ANSWERS: 1
  • Short sales are increasingly used as a solution to a pending foreclosure. If you sell your house "short" -- for less than the value of the outstanding loan on it -- in effect you owe your lender the difference. Theoretically, if you still owe the bank money, and you have assets, the bank could compel you to sell those assets in order to pay the difference on your loan. This is called a deficiency judgment. But there are ways to avoid this.

    Language to Look For

    What you are looking to obtain is a full release at closing -- the bank agrees to approve the short sale and settle the loan through language such as "paid as agreed" or "full and final settlement of the debt." While some banks will approve a short sale, their approval paperwork will not automatically release you from the deficiency, and they may pursue you for it in the future.

    What's in It for the Lender?

    While it may seem to make no sense that the bank would willingly take a haircut on your loan and walk away from the balance, in these times of soaring foreclosures, the last thing a bank wants is another empty property that it then has to sell at auction, probably for much less than you will realize on your short sale, especially considering all the associated costs of foreclosure. And it may not be worth the bank's time and expense to pursue you for a deficiency.

    Negotiate and Review

    It is crucial that you negotiate with your lender, and carefully review the paperwork it issues. Although an extra expense, it's worth having an attorney review any agreement before you sign, to ensure the bank has not left itself a loophole to pursue the debt in the future. It is also essential to study your own state's anti-deficiency laws. Many states have some kind of protection for homeowners on the original loan for their principal residence. There's a list of the broad rules in each state in the Resources section below.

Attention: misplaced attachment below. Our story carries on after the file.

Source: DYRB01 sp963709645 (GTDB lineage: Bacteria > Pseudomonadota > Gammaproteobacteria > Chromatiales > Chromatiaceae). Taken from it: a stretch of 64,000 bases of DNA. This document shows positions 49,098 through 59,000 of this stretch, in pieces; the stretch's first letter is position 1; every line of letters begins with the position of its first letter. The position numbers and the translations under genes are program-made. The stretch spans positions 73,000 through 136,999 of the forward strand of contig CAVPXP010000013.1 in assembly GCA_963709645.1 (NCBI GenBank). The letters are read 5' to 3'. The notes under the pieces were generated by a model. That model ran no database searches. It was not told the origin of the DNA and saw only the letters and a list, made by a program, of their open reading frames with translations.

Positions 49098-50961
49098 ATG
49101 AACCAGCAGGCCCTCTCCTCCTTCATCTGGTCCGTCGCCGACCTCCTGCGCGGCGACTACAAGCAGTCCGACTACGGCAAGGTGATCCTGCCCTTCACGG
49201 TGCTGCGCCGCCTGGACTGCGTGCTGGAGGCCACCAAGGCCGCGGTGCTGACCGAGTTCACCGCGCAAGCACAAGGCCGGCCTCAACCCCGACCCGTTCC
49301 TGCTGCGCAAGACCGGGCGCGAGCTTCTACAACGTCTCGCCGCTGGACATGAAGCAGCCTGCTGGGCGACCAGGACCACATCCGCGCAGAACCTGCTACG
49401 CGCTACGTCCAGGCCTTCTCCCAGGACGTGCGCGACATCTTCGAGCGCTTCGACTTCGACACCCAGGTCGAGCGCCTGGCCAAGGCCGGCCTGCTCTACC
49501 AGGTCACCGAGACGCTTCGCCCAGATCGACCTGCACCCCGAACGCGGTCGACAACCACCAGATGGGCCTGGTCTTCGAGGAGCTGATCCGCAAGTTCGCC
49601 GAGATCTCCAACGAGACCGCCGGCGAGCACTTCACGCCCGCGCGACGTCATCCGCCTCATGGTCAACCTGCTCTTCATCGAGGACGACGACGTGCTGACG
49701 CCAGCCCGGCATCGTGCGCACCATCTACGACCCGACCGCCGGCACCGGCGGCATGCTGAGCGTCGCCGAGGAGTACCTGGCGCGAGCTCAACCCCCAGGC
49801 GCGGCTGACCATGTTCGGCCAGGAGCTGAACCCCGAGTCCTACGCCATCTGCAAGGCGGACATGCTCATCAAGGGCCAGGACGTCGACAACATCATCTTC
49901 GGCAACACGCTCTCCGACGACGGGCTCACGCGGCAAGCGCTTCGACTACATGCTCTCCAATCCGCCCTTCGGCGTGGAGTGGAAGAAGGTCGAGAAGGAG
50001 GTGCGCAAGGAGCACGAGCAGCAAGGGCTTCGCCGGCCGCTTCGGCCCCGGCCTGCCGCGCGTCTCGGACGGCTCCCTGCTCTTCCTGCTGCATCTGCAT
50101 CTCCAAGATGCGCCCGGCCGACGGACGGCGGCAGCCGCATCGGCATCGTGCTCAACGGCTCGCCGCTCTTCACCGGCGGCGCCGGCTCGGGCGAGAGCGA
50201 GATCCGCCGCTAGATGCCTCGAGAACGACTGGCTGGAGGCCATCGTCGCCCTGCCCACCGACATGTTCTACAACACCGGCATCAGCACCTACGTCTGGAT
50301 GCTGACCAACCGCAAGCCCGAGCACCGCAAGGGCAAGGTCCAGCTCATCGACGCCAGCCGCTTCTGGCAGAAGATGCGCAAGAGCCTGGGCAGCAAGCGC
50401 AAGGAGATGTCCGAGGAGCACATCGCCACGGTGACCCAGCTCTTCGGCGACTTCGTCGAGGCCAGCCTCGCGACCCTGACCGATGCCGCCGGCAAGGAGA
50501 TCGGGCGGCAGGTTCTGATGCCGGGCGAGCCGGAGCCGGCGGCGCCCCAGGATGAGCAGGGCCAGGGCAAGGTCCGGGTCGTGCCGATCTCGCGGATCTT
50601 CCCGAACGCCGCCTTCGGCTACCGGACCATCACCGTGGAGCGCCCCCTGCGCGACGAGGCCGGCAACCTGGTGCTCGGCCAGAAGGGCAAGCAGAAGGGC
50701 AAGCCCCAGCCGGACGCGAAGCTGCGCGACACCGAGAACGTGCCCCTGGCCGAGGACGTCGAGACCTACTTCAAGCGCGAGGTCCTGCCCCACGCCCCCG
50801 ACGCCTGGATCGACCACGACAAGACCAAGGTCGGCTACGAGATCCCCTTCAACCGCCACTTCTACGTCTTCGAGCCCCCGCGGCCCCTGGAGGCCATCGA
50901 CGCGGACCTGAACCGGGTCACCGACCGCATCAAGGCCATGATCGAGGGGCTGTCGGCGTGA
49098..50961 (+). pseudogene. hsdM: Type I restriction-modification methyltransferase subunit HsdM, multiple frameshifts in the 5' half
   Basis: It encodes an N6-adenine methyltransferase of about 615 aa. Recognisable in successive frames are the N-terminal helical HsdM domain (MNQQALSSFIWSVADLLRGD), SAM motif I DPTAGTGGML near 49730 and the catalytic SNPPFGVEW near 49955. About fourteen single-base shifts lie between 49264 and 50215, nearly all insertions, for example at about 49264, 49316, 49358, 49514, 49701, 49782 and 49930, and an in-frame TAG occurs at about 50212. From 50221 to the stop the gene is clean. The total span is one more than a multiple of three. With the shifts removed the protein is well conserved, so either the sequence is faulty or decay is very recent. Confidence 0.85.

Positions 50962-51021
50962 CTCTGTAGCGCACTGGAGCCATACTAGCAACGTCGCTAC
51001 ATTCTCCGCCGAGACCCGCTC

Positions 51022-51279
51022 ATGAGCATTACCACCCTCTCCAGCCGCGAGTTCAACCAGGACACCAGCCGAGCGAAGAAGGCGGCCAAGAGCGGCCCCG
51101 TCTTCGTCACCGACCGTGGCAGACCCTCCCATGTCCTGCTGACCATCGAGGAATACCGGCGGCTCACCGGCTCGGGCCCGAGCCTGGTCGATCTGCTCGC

Tax Issues

    Another essential element to understand if you are seeking to have a deficiency forgiven is your tax liability. If this is the original loan on your primary residence, then you should be covered by the Mortgage Forgiveness Debt Relief Act, and owe no tax on the forgiven amount. But there are situations in which the forgiven amount is treated as income, and you could be left with a hefty tax bill. The IRS has a good guide to this issue, also in the Resources below.

    Source:

    Lawyers: Selling Your Home for Less Than You Owe

    More Information:

    ForeclosureLawFirms: Anti-deficiency laws

    IRS: Tax issues

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